On the negative side: Martin is far better at the 'swords' end of the 'swords and sorcery' business, to the extent that the 'magical' elements of the story (such as they are), feel out of place. It's rather like reading a blood and guts account of the Wars of the Roses when all of a sudden a warlock shows up. The sections that involve magical elements are by far the weakest parts of the book.

And one MAJOR gripe I have is that for all his skills with words, Martin's characters seem utterly incapable of using more than two words to describe the male and female genitals (a hint, they're both 'C' words). It's not a matter of prudishness, it's simply that the English language contains an unbelievable wealth of words for human anatomy and yet Martin can't seem to get away from those two terms. In every intimate scene between two characters whether higborn or peasant, male or female etc. they all talk like sailors. Indeed none of the sex scenes in the first two books are very appealing. Rather than offering a tender riposte to the savagery on display in the rest of the book, sex is rough and unpleasant throughout.

That said the good parts far outweigh the bad, and it's a fantastic series of books so far; captivating, well plotted, and well worth investing time in.
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2 of 2 people found the following review helpful
5.0 out of 5 stars great series of books, 10 Aug 2011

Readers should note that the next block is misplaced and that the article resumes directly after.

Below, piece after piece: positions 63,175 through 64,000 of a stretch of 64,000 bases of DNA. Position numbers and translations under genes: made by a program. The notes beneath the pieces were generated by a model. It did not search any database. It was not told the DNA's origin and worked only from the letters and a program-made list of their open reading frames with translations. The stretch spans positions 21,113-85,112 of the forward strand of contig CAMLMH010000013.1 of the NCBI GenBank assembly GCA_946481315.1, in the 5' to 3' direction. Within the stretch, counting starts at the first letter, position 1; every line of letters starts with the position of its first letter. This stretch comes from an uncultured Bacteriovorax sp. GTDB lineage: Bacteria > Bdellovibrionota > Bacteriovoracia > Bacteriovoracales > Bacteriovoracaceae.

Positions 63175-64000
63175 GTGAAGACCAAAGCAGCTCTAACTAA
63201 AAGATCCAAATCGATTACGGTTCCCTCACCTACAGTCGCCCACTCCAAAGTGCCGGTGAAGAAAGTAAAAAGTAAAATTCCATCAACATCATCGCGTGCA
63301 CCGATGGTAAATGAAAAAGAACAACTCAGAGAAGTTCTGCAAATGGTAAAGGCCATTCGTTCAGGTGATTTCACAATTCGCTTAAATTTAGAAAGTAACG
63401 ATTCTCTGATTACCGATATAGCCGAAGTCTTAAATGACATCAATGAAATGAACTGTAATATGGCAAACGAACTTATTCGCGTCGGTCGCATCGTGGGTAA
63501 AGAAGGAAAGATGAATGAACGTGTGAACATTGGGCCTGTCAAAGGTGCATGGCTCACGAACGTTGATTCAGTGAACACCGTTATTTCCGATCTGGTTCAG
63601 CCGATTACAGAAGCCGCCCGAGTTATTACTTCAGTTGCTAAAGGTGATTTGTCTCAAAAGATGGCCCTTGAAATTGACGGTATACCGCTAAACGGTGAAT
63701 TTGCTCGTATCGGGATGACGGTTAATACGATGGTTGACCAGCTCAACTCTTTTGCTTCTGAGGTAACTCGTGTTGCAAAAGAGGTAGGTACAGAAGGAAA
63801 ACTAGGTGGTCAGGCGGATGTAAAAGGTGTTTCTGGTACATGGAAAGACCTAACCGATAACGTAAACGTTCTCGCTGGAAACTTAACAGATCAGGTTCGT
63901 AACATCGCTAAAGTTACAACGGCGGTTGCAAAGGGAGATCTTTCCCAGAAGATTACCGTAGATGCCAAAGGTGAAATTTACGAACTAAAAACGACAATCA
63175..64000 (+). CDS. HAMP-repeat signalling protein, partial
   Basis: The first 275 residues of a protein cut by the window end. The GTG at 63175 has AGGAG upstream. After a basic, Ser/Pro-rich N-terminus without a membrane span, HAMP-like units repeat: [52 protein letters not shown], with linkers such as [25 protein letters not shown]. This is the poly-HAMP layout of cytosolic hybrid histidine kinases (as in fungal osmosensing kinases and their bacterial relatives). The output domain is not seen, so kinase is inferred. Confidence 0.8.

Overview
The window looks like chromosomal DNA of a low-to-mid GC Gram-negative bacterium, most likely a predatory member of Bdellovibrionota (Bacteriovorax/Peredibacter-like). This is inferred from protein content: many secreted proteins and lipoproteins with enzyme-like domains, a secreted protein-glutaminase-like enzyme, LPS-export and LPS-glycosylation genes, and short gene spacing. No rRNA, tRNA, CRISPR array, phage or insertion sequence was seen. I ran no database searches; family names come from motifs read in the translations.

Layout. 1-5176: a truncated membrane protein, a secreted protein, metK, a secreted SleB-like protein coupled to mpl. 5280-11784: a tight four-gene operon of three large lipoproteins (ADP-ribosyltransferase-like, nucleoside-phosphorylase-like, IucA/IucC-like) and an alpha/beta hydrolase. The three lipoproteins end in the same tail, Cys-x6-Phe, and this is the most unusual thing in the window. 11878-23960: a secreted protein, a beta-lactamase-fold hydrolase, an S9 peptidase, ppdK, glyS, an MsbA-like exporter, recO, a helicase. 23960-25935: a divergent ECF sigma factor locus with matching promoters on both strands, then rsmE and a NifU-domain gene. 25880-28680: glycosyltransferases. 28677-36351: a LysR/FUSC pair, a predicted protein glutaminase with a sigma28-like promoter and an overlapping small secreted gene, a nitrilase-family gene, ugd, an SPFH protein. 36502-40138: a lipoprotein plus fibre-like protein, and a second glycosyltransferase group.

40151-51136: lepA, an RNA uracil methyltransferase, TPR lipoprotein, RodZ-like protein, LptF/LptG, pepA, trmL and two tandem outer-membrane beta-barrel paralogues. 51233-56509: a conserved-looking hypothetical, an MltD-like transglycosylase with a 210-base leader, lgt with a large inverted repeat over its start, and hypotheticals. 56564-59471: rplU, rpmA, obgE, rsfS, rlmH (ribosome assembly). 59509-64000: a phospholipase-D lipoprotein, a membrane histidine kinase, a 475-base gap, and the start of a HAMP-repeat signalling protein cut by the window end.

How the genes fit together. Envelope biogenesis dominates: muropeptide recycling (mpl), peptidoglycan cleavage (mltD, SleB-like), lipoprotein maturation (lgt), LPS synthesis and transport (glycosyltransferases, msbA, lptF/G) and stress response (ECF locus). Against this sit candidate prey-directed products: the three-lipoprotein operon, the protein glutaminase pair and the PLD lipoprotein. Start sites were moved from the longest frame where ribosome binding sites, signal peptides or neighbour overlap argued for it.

this is a brilliant book , an excelent sequel to game o thrones which got me hooked on george rr martin , would recomend to all fantasy fans
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2 of 2 people found the following review helpful
5.0 out of 5 stars Briiliant!, 8 Aug 2011
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Having devoured 'A Game of Thrones' I was eagerly awaiting my next fix with 'A Clash of Kings' and it did not disappoint on any level. Not normally a fantasy reader but this stuff is mind-boggling in its depth and alive with rich characters you find yourself caring about and plenty you'd not want to meet in even a light alley! For all the hugeness of it's scale it's still very easy to read, don't be daunted by the size of the work - read it, you won't regret it.
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2 of 2 people found the following review helpful
5.0 out of 5 stars Fantasic!, 5 Aug 2011
The original book, Game of Thrones, was really good. This is even more-so. Each character is on a exciting and gripping journey that makes you want to continue to read and reread again and again. This book, and infact this series is a must for any fantasy lover!
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2 of 2 people found the following review helpful
4.0 out of 5 stars Brilliant characterisation, 5 July 2011
This has been such an enjoyable read that I can't wait to get stuck into the next instalment. The TV show whetted my appetite, but the book has surpassed my expectations. Brilliantly drawn characters, all complex and believable. The plot fairly barrels along, and you find yourself reading chapter after chapter to try to get to the next twist. Loved it.
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A Clash of Kings (Reissue) (A Song of Ice and Fire, Book 2)
A Clash of Kings (Reissue) (A Song of Ice and Fire, Book 2) by George R. R. Martin (Paperback - 1 Sep 2011)